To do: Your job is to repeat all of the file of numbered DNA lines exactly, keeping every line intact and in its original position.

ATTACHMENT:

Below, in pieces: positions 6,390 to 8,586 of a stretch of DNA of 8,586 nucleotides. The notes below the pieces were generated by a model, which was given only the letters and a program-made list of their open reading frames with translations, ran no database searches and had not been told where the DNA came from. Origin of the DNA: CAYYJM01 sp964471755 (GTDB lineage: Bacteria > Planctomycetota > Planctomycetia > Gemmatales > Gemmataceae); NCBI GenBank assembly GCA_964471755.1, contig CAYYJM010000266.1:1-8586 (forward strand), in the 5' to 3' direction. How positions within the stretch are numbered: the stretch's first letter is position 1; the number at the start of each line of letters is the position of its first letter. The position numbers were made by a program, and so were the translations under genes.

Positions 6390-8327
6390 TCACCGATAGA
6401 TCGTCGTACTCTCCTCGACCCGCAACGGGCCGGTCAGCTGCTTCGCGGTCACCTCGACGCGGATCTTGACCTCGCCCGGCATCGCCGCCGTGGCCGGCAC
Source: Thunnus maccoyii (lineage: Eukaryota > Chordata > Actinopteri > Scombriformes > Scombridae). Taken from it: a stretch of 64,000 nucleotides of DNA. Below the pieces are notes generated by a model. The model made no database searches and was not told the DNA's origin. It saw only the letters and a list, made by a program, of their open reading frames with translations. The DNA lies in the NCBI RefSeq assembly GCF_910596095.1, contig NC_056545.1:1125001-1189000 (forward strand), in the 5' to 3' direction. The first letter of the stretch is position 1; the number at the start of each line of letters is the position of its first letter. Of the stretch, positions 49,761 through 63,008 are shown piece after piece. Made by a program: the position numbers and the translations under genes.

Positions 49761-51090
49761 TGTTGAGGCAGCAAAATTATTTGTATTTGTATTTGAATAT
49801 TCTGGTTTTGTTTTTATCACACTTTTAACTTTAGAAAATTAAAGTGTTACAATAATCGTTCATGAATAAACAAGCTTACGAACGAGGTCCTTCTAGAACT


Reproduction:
Below, in pieces: positions 6,390 to 8,586 of a stretch of DNA of 8,586 nucleotides. The notes below the pieces were generated by a model, which was given only the letters and a program-made list of their open reading frames with translations, ran no database searches and had not been told where the DNA came from. Origin of the DNA: CAYYJM01 sp964471755 (GTDB lineage: Bacteria > Planctomycetota > Planctomycetia > Gemmatales > Gemmataceae); NCBI GenBank assembly GCA_964471755.1, contig CAYYJM010000266.1:1-8586 (forward strand), in the 5' to 3' direction. How positions within the stretch are numbered: the stretch's first letter is position 1; the number at the start of each line of letters is the position of its first letter. The position numbers were made by a program, and so were the translations under genes.

Positions 6390-8327
6390 TCACCGATAGA
6401 TCGTCGTACTCTCCTCGACCCGCAACGGGCCGGTCAGCTGCTTCGCGGTCACCTCGACGCGGATCTTGACCTCGCCCGGCATCGCCGCCGTGGCCGGCAC
Source: Thunnus maccoyii (lineage: Eukaryota > Chordata > Actinopteri > Scombriformes > Scombridae). Taken from it: a stretch of 64,000 nucleotides of DNA. Below the pieces are notes generated by a model. The model made no database searches and was not told the DNA's origin. It saw only the letters and a list, made by a program, of their open reading frames with translations. The DNA lies in the NCBI RefSeq assembly GCF_910596095.1, contig NC_056545.1:1125001-1189000 (forward strand), in the 5' to 3' direction. The first letter of the stretch is position 1; the number at the start of each line of letters is the position of its first letter. Of the stretch, positions 49,761 through 63,008 are shown piece after piece. Made by a program: the position numbers and the translations under genes.

Positions 49761-51090
49761 TGTTGAGGCAGCAAAATTATTTGTATTTGTATTTGAATAT
49801 TCTGGTTTTGTTTTTATCACACTTTTAACTTTAGAAAATTAAAGTGTTACAATAATCGTTCATGAATAAACAAGCTTACGAACGAGGTCCTTCTAGAACT